From Russia with Love? A B.C. Bud Retrospective by Grand Forks Mayor Brian Taylor
In the spring of 1993, I moved from Kelowna, B.C., to Grand Forks, and was both shocked and pleasantly surprised to discover the Doukhobors, who had arrived from Russia at the turn of the century, had a culture that included a rich history of cannabis. Doukhobors in Grand Forks had carefully stored the hemp and flax garments from earlier times, in trunks and closets, cased in plastic and saved as artifacts.
I had started my cannabis journey in the ’80s, questioning marijuana laws and eventually started the group CALM, the Canadian Association for the Legalization of Marijuana. Naturally, we made Willie Nelson the first member.
Grand Forks: The Promised Land
After reading Jack Herer’s influential book The Emperor Wears No Clothes, I had decided that the economics of hemp would surely open the eyes of the world and my arrival in Grand Forks was not by chance, but my destiny.
I and a growing group of pilgrims began to dig deeper into the history of hemp in the Boundary region. We were approached by elderly members of the Doukhobor community with stories of how hemp was brought from Russia and grown in the valley for seed, eaten raw or roasted, and added to soups. Hemp was used as a windbreak and woven into garments or woven into floor mats.
I had clearly arrived in the promised land.
A Campfire With Jack Herer
Later in the fall of ’93, the world-famous author himself Jack Herer was the guest speaker at the Salmo Hemp Fest. Our group from Grand Forks arrived with an old hemp trappers’ tent and a new flag made by some of the dedicated old guard Babas, the matriarchs from the Gilpin Doukhobor community.
As the first day drew to a close, after all the speeches and with the non-stop drumming continuing in the background, Jack, as he loved to do, was hosting a discussion with a group of 20 or more admiring fans around a roaring campfire. Jack was making his well-rehearsed argument that hemp would save the world from itself and that as we awoke to the potentials of the plant, the walls would crumble.
Far in the back and fighting for airtime were other voices. I recognized some as founders of the Holy Smoke from Nelson, B.C. Paul DeFelice, Dustin Cantwell, and others were expressing their appreciation that Jack and the hemp revolution were putting the spotlight on cannabis, but they pressed their message that the medicinal use of the plant would in the near future become the greatest influence on cannabis decriminalization. Hemp had opened the door, but the medical use of cannabis would kick that door down.
The Impact of ‘Medical’ Marijuana
And so it came to pass around 2001/2002, I became one of the early designated growers. I watched as poorly written medical marijuana regulations allowed increased access to thousands of new patients, but also allowed for enterprising entrepreneurs to grow larger and larger quantities that were marketed to the general public.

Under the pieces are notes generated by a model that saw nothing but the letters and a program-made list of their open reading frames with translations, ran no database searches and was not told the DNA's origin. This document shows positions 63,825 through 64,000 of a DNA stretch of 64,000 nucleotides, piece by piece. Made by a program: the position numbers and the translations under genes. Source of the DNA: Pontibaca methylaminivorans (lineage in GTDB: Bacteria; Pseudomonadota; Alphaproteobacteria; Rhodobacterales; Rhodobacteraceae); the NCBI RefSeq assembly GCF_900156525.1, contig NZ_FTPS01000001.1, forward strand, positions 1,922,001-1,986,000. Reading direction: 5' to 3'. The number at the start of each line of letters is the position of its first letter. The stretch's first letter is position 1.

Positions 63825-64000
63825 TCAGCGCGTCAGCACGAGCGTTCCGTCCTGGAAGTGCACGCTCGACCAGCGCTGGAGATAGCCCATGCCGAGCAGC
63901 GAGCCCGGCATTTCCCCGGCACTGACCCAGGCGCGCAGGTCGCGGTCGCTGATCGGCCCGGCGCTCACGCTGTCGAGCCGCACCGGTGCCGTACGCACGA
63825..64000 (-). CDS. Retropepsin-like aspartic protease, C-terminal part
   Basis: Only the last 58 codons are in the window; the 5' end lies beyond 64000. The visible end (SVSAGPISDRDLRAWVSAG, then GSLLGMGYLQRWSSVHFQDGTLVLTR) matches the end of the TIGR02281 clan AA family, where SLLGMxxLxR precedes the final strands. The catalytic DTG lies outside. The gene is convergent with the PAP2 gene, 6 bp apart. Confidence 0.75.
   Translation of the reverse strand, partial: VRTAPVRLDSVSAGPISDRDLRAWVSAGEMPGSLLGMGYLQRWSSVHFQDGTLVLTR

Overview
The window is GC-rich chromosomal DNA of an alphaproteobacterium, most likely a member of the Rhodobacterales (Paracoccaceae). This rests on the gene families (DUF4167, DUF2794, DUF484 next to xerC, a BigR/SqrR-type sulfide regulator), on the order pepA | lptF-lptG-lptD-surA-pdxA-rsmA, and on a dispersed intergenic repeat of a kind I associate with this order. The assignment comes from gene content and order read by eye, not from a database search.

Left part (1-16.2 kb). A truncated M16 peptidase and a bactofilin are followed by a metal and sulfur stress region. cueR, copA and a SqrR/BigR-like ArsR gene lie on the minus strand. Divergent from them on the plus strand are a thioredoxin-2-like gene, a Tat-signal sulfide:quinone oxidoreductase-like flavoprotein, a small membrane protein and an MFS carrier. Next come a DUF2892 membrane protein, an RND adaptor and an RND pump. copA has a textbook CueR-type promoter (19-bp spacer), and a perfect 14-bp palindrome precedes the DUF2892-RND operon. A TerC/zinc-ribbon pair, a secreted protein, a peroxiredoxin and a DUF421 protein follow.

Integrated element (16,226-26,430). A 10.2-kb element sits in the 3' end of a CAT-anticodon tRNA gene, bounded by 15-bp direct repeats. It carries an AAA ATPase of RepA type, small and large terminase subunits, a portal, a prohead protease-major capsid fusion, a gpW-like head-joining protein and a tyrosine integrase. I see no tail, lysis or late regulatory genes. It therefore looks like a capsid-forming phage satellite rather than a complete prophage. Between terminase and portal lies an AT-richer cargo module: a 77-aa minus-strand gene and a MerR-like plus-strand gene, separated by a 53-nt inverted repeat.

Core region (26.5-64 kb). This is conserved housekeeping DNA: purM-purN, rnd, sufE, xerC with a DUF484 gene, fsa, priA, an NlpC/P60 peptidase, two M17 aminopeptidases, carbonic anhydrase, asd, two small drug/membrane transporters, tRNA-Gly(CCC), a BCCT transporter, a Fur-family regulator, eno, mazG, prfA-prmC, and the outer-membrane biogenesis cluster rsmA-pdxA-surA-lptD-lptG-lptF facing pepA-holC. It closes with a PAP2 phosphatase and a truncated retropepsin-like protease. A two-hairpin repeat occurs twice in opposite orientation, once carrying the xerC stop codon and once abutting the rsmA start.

As I waited in the jam-packed waiting room to see a doctor in Vernon to get my own personal license, I struck up a conversation with a family of five who was waiting for approval for personal licenses. They were not organized crime, they were farmers and enjoyed their craft, and felt comfortable working in the illicit market.
I too, crossed the line. In my first experiences as a designated grower, I was committed to teaching patients to grow their own. I sent seeds and detailed instructions, I was available by phone and eventually, I learned some valuable lessons.
A number of my patients became more ill and some died. I tried to stick to the vague rules of cost recovery but quickly learned that as well-intentioned as many patients were, most of the chronically ill were also very poor, and paying me meant sacrificing meals and other medications.
I began to send the medication to patients for free, and thus I became part of what we now euphemistically call the grey market. My rationale was based on my personal discovery of the medical benefits and my refusal to accept the rules of a failed system that denied this relief to so many.
And where will the medical use of marijuana in Canada go from here? How many times have you been asked, “Where can I get some medical cannabis?” As David Malmo-Levine is oft to say, all cannabis is medical.
The Future of Medical Cannabis
The federal government is launching a new initiative aimed a tightening the regulations governing the patient and designated grower. Washington state and other jurisdictions have simply melded the recreational and the medical together by removing tax relief and dosage regulations. Science is fracturing the plant into more components and new genetics are complimenting the search for more effective medical applications.
In the future when asked, “Where can I get medical marijuana?” my answer will be, “from your garden”. Better genetics will allow the home grower to successfully grow quality organic strains of cannabis and small technology will allow the home grower to make infusions to make hash and extracts and to share with family and friends.
I am happy to see more targeted research into the complex composition of this miraculous plant, but for myself and many others, the true medical benefits will come from the consumption of the whole plant grown with love in my own garden.
(Author’s note: the flag referred to above and made by the Doukhobors was stolen from a clothesline after a wet 420 event.)
Brian Taylor is a longtime cannabis advocate and the mayor of Grand Forks, B.C.